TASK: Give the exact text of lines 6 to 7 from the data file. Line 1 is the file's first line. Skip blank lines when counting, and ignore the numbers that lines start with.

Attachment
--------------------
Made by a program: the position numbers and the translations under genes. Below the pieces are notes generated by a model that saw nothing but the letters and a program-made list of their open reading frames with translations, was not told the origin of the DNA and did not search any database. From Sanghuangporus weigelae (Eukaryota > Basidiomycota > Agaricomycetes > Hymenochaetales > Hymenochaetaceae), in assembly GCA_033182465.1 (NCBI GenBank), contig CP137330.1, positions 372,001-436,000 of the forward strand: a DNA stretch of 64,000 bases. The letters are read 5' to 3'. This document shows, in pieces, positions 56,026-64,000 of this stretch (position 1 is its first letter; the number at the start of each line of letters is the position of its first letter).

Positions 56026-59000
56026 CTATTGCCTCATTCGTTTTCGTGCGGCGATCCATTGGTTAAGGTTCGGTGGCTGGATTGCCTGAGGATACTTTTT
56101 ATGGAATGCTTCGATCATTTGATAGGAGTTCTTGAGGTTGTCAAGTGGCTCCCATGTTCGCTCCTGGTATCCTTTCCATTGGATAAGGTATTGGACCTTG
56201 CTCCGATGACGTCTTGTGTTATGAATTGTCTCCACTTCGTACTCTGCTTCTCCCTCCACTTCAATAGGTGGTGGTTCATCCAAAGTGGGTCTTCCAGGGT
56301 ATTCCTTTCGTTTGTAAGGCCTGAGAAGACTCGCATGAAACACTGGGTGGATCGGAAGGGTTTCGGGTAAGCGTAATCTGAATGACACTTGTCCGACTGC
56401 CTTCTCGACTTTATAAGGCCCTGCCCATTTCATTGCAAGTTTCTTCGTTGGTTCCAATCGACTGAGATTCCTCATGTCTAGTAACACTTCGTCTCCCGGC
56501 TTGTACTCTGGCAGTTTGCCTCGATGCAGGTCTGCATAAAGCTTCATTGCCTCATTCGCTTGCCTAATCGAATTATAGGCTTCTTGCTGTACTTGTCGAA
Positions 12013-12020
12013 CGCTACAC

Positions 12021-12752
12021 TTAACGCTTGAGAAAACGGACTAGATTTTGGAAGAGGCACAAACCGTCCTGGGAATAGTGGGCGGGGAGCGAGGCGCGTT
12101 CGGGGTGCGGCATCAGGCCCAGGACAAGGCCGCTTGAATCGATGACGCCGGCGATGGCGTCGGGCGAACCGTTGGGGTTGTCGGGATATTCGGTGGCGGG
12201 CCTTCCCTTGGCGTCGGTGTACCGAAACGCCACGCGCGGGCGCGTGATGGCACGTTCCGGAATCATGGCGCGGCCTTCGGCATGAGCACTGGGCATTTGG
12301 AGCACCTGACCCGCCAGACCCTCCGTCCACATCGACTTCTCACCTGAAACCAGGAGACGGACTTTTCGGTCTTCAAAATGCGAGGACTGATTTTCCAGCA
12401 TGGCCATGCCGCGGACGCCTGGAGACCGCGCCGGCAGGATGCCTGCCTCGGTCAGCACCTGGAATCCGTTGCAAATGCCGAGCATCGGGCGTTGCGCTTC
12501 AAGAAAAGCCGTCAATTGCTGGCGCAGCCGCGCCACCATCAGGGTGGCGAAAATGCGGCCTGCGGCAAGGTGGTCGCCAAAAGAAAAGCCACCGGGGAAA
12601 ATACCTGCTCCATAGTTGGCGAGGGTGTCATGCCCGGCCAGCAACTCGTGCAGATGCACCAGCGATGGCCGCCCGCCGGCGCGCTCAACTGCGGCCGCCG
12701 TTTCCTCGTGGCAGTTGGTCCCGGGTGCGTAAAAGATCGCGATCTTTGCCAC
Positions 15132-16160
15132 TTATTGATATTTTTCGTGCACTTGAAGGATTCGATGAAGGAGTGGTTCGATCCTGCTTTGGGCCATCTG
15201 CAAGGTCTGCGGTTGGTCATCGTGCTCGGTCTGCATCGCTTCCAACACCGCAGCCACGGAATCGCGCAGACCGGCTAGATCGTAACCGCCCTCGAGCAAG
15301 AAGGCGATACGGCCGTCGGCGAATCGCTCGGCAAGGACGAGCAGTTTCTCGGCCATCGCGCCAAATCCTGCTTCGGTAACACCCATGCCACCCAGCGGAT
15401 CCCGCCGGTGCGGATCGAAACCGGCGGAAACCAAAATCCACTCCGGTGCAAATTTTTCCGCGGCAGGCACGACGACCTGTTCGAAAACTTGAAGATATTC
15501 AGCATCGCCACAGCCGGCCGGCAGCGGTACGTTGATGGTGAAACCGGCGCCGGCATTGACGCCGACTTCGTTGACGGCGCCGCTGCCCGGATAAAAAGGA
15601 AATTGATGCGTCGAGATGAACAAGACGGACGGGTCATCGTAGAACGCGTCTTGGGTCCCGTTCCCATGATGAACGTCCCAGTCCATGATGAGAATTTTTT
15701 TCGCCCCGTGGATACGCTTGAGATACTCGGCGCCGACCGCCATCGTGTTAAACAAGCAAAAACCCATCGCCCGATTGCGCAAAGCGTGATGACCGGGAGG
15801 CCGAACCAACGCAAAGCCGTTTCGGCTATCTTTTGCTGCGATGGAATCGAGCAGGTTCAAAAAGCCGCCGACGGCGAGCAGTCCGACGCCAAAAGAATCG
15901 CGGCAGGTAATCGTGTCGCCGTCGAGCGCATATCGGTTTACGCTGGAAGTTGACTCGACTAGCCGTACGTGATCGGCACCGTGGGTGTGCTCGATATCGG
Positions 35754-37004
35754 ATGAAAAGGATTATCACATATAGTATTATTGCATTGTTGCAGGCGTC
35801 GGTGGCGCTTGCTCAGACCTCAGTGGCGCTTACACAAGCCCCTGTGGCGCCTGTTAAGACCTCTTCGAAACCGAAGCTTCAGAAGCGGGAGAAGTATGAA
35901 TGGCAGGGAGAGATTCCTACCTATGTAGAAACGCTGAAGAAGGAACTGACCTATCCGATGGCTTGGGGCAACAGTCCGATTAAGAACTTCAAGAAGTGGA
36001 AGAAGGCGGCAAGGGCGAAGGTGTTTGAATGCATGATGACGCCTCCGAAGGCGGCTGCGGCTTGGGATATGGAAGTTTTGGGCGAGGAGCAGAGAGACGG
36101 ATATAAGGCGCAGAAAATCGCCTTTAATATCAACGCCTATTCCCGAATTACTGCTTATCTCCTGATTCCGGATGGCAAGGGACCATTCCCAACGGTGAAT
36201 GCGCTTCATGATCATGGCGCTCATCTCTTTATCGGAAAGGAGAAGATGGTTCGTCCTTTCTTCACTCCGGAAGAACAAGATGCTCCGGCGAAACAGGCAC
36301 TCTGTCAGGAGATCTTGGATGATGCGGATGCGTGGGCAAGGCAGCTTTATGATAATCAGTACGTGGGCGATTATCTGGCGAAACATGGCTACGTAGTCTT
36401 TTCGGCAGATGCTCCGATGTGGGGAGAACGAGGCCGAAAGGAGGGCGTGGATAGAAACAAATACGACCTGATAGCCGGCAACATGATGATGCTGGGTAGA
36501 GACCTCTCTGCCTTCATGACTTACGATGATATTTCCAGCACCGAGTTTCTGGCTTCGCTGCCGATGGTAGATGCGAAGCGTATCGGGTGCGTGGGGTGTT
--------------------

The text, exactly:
56301 ATTCCTTTCGTTTGTAAGGCCTGAGAAGACTCGCATGAAACACTGGGTGGATCGGAAGGGTTTCGGGTAAGCGTAATCTGAATGACACTTGTCCGACTGC
56401 CTTCTCGACTTTATAAGGCCCTGCCCATTTCATTGCAAGTTTCTTCGTTGGTTCCAATCGACTGAGATTCCTCATGTCTAGTAACACTTCGTCTCCCGGC